I was contacted by Occupied Times (the newspaper of the Occupy Movement) for a piece about my book, Scapegoat: why we are failing disabled people, and the campaigning I have done with disability organisations to raise our concerns about the way in which both the Government and the media discuss disability benefit cuts. All well and good – I was happy to write them a free article, as this is a subject close to my heart. I sent it off, with the usual sign-off that it was under copyright to me – particularly important if I wasn’t getting paid and might want to re-use in the future.
The editorial team loved the article, but there was a catch – they wanted it published under a Creative Commons licence. They said that to publish copyrighted work was against their principles – they only accept work that is ‘copyleft’. They added that the OT did not offer payment, but nor did it seek to acquire copyright, and it would respect the author’s moral rights of ‘integrity’ and ‘paternity’.
There’s a historical irony here. Occupy’s most famous London camp was near St Paul’s Churchyard, the birthplace of what we would probably call campaigning journalism today. In the late 18th Century, publishers, authors and booksellers clustered around the very area where the camp was. Ironically, then, radical publishers paid their pamphleteers and authors. Mary Wollstonecraft, for example, was funded almost exclusively by her radical publisher, Joseph Johnson. He believed in paying radical writers so they could keep writing. We have gone backwards since then.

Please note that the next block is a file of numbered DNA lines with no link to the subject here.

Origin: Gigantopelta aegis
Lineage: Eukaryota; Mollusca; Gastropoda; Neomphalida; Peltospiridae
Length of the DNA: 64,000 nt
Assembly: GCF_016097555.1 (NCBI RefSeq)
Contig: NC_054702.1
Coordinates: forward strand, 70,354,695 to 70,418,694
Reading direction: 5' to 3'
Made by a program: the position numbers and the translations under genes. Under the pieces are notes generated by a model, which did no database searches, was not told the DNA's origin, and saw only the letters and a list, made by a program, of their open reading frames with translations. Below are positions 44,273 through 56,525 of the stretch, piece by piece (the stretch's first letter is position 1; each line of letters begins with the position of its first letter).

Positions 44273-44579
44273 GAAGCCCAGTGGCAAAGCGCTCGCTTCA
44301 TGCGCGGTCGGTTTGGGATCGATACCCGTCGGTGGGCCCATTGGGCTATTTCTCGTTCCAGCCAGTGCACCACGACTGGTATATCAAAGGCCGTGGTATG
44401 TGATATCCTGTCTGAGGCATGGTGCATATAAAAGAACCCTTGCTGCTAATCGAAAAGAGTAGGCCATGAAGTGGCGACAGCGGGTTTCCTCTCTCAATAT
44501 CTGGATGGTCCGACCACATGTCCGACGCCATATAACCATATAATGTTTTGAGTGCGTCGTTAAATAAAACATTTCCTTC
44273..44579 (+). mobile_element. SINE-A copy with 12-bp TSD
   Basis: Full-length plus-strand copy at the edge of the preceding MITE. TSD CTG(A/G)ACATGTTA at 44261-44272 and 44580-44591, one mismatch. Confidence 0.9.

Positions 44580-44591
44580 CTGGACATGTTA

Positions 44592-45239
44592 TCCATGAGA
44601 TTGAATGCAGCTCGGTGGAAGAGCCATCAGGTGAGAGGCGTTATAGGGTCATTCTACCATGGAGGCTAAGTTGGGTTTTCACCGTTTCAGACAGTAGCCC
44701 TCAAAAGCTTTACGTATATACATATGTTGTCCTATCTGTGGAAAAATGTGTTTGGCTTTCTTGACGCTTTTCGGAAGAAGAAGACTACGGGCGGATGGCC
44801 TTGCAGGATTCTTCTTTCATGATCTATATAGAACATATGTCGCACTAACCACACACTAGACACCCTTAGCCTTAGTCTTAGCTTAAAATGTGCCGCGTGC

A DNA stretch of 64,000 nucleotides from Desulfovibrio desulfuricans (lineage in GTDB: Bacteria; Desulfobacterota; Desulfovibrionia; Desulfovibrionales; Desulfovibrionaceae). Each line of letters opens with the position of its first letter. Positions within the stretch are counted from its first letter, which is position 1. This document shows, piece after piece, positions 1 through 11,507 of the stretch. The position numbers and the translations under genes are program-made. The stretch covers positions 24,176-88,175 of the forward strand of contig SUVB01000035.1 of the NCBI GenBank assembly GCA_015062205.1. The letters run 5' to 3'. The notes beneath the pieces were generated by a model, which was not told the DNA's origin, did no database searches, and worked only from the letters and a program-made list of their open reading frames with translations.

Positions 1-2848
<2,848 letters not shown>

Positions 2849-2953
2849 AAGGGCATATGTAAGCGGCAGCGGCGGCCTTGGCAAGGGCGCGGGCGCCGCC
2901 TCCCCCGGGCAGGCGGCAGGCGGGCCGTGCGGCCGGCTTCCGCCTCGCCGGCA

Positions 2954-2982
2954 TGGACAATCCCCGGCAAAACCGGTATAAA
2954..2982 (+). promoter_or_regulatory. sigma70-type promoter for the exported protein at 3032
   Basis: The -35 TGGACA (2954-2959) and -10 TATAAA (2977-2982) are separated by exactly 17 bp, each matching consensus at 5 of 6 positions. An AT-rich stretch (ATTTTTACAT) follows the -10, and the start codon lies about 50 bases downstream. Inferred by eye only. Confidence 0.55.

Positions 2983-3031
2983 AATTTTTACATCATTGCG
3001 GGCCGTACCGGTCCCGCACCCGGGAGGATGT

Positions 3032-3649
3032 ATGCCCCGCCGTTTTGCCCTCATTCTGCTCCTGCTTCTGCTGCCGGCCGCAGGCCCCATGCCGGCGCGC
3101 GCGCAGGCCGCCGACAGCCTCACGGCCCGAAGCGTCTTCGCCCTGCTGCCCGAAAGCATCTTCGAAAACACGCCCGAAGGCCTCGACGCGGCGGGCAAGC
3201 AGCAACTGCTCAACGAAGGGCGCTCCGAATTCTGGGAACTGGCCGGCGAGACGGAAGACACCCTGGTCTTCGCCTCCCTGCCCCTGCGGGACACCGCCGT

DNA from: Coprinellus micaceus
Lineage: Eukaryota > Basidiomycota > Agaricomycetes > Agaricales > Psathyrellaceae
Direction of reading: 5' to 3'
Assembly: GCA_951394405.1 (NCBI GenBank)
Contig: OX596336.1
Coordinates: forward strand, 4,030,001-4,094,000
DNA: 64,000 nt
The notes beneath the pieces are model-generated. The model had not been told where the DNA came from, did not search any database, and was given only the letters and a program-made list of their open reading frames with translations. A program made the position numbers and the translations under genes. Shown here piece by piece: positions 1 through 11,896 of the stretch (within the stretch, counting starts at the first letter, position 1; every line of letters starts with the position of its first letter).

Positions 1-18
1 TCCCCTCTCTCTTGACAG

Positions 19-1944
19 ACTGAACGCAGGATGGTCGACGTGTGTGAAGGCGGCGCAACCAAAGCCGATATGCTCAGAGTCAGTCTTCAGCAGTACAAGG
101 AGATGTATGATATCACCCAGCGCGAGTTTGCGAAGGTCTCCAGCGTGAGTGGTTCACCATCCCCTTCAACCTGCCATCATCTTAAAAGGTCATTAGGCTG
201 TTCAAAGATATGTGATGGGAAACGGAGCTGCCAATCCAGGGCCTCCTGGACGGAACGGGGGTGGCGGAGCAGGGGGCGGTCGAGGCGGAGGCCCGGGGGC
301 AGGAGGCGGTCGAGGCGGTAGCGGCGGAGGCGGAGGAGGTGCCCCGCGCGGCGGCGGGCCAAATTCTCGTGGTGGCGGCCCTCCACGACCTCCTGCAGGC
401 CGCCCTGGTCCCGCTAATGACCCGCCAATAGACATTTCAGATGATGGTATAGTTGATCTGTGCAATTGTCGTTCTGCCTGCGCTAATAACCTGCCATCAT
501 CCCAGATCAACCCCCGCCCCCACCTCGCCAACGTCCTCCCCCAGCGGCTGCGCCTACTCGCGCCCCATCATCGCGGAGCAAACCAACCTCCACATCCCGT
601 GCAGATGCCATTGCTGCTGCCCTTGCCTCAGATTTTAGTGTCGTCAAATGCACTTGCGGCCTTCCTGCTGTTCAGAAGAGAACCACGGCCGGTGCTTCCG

Having seen so many of my friends, musicians and photographers, struggle as their work has been pirated and stolen over the internet and having read about the widespread fight amongst authors to protect copyright, I said I wasn’t happy with this. I read about the six different ‘licences’ for Creative Commons on the internet, and this emerging ‘copyleft principle’, and decided to pull the article from publication. As far as I am concerned, copyright protects journalists, authors and so on from people stealing hard-won ideas and work. I don’t see anything unprincipled in being paid for my work, or protecting it so I can be paid for it in the future. After all, I’ve written and campaigned on disability hate crime for five years on a low wage. Am I over-reacting, or is Creative Commons a licence, really, to publish other people’s work in a form where it can then be, and often is, stolen by unscrupulous plaigirists? I prefer copyright – it’s straightforward and assigns ownership to the right person – the author. Creative Commons is complex, murky and open to abuse, in my view.
Comments please – really interested in hearing both sides of this argument!
NOTE: Creative Commons licences vary but broadly speaking they permit any reader to re-use the work as the reader pleases, generally only for uncommercial purposes, and as long as its author’s moral rights are respected.